Re: a total Roton reversal, with apologies

Michelle Jones (
Tue, 11 Aug 1998 21:29:51 -0700

Michelle Jones wrote:

> Mike Linksvayer wrote:
> >Supposedly the Roton will cut launch weight by spinning the engine,
> >pumping the fuel into the engine chambers and avoiding heavy pumps...
> yes i saw that but i was not sure if they were serious... {8^D

after doing some calculations, i ask you to ignore my previous posts on the subject of roton. i repent! i was a nattering nabob of negativity! {8-[
now i will explain how i went wrong. first, i was going by an earlier concept of roton, that given in the final frontier magazine. that article

presented the concept strictly as a single stage to orbit/reentry body, which one
need not assume. a roton concept can be used as a first stage, second stage, or a throwaway non-reentry system. after i convinced myself that the rotors would be heavier than the cryopumps they would replace, i tossed the whole thing aside. (single stage to orbit has verrry little margin
for unnecessary weight).

secondly, i failed to realize that the roton system not only obviates the cryopumps, it also eliminates the need for thrust vector control. i never

did see this stated anywhere, but a roton would be inherently stable due to the gyroscopic rotor. much weight is saved by using fixed nozzles.

thirdly, and this is the most embarrassing, i failed to even consider the cost. cryopumps are inherently expensive and tweaky. and dangerous. for being a classical thinking rocket scientist, who considers *only performance*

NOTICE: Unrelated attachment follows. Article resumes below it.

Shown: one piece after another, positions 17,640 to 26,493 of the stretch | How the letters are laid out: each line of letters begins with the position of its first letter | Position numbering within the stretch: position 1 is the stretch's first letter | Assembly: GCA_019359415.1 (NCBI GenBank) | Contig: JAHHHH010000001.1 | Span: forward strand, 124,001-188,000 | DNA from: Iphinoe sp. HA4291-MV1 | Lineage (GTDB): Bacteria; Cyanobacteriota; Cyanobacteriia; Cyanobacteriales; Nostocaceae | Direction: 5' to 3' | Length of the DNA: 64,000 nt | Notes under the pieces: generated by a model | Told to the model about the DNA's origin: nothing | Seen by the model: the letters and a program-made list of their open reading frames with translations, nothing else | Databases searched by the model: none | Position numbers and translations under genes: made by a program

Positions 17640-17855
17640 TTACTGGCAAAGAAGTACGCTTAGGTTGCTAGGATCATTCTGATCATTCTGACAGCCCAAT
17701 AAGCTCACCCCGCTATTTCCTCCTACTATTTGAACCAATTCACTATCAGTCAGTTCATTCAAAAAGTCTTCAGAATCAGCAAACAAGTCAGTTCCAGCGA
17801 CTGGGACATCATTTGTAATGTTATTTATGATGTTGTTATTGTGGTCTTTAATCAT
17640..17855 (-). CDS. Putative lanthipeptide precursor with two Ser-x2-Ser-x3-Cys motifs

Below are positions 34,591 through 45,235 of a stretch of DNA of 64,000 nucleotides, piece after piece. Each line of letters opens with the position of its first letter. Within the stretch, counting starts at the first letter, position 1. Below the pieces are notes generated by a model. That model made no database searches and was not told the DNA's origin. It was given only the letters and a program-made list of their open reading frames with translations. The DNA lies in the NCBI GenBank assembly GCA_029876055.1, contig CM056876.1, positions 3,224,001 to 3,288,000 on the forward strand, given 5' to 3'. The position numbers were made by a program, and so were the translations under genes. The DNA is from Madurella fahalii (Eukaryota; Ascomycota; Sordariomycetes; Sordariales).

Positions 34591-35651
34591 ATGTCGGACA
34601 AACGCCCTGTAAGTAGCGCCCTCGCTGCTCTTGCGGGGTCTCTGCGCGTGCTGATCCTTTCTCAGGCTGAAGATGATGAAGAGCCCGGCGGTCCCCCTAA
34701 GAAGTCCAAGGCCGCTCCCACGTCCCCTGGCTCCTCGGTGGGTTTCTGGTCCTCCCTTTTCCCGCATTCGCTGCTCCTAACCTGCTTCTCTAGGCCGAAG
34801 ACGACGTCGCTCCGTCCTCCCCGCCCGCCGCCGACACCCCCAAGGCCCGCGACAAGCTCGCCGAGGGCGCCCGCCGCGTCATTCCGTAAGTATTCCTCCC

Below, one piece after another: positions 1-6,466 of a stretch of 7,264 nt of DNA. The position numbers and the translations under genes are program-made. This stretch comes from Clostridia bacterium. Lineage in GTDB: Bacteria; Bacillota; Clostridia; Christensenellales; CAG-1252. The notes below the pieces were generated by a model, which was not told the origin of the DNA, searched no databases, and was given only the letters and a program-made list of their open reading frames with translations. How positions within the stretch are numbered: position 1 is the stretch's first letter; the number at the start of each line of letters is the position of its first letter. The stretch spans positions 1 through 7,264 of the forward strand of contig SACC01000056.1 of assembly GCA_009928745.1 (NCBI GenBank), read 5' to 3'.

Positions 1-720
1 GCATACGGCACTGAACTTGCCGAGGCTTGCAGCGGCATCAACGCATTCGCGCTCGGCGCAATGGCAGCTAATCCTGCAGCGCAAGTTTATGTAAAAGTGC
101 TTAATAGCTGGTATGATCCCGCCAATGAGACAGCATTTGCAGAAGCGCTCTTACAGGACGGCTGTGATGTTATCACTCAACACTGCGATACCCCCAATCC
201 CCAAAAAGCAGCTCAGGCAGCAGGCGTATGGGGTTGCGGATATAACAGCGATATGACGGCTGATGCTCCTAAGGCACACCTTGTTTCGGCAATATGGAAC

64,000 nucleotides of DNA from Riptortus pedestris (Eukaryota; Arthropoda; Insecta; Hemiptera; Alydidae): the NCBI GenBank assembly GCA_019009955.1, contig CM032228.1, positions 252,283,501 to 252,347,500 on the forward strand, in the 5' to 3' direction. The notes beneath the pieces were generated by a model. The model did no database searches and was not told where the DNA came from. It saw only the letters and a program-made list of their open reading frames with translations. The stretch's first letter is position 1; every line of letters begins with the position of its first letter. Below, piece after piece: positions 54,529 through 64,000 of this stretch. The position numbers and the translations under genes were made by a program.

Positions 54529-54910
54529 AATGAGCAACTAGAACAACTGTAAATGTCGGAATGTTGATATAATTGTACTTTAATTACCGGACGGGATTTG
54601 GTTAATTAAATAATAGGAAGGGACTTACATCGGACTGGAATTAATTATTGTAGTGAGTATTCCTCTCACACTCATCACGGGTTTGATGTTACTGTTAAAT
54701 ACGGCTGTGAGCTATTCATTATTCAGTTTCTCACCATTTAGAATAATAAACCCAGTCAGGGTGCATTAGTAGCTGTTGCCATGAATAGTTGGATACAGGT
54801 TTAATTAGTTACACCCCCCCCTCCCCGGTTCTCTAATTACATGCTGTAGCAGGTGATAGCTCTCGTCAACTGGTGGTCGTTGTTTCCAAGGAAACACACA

ignoring cost and complication, well, i guess i am the poster child. {8-]

even if the roton gives up some performance to conventional designs, it is waaay
simpler and cheaper than the alternative. i guess this is why amateur groups never
deal with liquid rockets: cryopumps and thrust vector control cannot really be done at a reasonable cost. but a roton could be imagined which has very few moving parts, and none with the kind of difficult manufacturing
tolerances associated with high capacity cryogen pumps.

now, after all that apology, i would suggest those who would sell the roton
concept should emphasize its real strengths. it is sold as a possible reentry
body: i still have serious doubts about that. however, if a launcher is simple
and cheap enough, why worry about getting it back? sell it as a means of lifting raw materials to orbit very cheaply, in the form of rotons. perhaps a
manufacturing facility could be set up in orbit, and the raw materials could
be obtained by taking rotons apart, that were launched into orbit just for

that purpose. spike